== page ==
Deep learning from dual-energy information for whole-heart segmentation in dual-energy and single-energy non-contrast-enhanced cardiac CT

Steffen Bruns*, Jelmer M. Wolterink, Richard A.P. Takx, Robbert W. van Hamersvelt, Dominika Suchá, Max A. Viergever, Tim Leiner, Ivana Išgum

*Corresponding author for this work

Research output: Contribution to journalArticleAcademicpeer-review

17 Citations (Scopus)
22 Downloads (Pure)


Purpose: Deep learning-based whole-heart segmentation in coronary computed tomography angiography (CCTA) allows the extraction of quantitative imaging measures for cardiovascular risk prediction. Automatic extraction of these measures in patients undergoing only non-contrast-enhanced CT (NCCT) scanning would be valuable, but defining a manual reference standard that would allow training a deep learning-based method for whole-heart segmentation in NCCT is challenging, if not impossible. In this work, we leverage dual-energy information provided by a dual-layer detector CT scanner to obtain a reference standard in virtual non-contrast (VNC) CT images mimicking NCCT images, and train a three-dimensional (3D) convolutional neural network (CNN) for the segmentation of VNC as well as NCCT images. Methods: Eighteen patients were scanned with and without contrast enhancement on a dual-layer detector CT scanner. Contrast-enhanced acquisitions were reconstructed into a CCTA and a perfectly aligned VNC image. In each CCTA image, manual reference segmentations of the left ventricular (LV) myocardium, LV cavity, right ventricle, left atrium, right atrium, ascending aorta, and pulmonary artery trunk were obtained and propagated to the corresponding VNC image. These VNC images and reference segmentations were used to train 3D CNNs in a sixfold cross-validation for automatic segmentation in either VNC images or NCCT images reconstructed from the non-contrast-enhanced acquisition. Automatic segmentation in VNC images was evaluated using the Dice similarity coefficient (DSC) and average symmetric surface distance (ASSD). Automatically determined volumes of the cardiac chambers and LV myocardium in NCCT were compared to reference volumes of the same patient in CCTA by Bland–Altman analysis. An additional independent multivendor multicenter set of single-energy NCCT images from 290 patients was used for qualitative analysis, in which two observers graded segmentations on a five-point scale. Results: Automatic segmentations in VNC images showed good agreement with reference segmentations, with an average DSC of 0.897 ± 0.034 and an average ASSD of 1.42 ± 0.45 mm. Volume differences [95% confidence interval] between automatic NCCT and reference CCTA segmentations were −19 [−67; 30] mL for LV myocardium, −25 [−78; 29] mL for LV cavity, −29 [−73; 14] mL for right ventricle, −20 [−62; 21] mL for left atrium, and −19 [−73; 34] mL for right atrium, respectively. In 214 (74%) NCCT images from the independent multivendor multicenter set, both observers agreed that the automatic segmentation was mostly accurate (grade 3) or better. Conclusion: Our automatic method produced accurate whole-heart segmentations in NCCT images using a CNN trained with VNC images from a dual-layer detector CT scanner. This method might enable quantification of additional cardiac measures from NCCT images for improved cardiovascular risk prediction.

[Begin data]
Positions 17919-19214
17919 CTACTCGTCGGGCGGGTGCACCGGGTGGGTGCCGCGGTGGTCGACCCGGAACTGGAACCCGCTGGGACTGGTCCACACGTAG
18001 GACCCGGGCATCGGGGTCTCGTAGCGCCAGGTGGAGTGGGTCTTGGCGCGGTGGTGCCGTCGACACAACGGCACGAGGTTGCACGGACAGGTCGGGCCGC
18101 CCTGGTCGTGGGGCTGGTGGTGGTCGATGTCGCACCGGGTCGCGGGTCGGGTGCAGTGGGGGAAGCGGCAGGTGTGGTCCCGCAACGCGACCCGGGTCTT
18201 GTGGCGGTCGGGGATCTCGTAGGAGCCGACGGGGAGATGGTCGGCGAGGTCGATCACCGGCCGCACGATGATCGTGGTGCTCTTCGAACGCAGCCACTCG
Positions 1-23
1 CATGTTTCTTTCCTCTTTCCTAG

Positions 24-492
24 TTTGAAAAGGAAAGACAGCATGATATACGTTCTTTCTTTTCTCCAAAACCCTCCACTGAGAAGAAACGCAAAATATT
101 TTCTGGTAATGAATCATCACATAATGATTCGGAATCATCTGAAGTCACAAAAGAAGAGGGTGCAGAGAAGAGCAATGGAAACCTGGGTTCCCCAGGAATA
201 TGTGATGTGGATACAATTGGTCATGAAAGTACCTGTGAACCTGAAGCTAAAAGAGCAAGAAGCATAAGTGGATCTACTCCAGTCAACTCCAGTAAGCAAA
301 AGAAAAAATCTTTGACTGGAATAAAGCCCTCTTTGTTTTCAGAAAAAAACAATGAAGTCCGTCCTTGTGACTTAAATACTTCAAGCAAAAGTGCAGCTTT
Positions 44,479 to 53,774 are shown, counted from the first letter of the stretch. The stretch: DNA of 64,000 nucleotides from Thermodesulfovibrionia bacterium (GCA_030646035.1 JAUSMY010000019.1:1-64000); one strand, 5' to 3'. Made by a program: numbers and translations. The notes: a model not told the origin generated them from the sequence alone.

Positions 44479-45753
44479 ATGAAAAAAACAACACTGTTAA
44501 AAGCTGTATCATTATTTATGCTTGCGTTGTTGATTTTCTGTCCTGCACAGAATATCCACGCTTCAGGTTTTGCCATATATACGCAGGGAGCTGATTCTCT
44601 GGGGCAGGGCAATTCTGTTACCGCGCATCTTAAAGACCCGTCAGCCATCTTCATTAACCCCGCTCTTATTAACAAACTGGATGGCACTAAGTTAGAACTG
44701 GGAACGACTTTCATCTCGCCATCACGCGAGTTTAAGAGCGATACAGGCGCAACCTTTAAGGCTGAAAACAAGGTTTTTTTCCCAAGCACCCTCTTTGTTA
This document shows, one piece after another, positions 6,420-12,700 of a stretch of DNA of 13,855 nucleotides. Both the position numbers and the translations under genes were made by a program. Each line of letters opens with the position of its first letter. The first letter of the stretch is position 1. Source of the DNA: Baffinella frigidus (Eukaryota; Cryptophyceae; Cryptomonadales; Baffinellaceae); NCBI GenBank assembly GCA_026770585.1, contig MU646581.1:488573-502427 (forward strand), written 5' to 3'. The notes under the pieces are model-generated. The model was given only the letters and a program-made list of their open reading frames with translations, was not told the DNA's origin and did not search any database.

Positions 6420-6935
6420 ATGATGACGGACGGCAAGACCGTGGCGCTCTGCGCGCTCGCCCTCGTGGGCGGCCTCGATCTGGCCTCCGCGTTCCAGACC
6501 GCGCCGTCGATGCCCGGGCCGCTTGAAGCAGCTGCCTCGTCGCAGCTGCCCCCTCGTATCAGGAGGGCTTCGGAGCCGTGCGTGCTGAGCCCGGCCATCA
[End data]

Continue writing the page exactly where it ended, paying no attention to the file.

Original languageEnglish
Pages (from-to)5048-5060
Number of pages13
JournalMedical physics
Issue number10
Publication statusPublished - 1 Oct 2020
Externally publishedYes


  • cardiac CT
  • convolutional neural network
  • deep learning
  • non-contrast-enhanced CT
  • whole-heart segmentation


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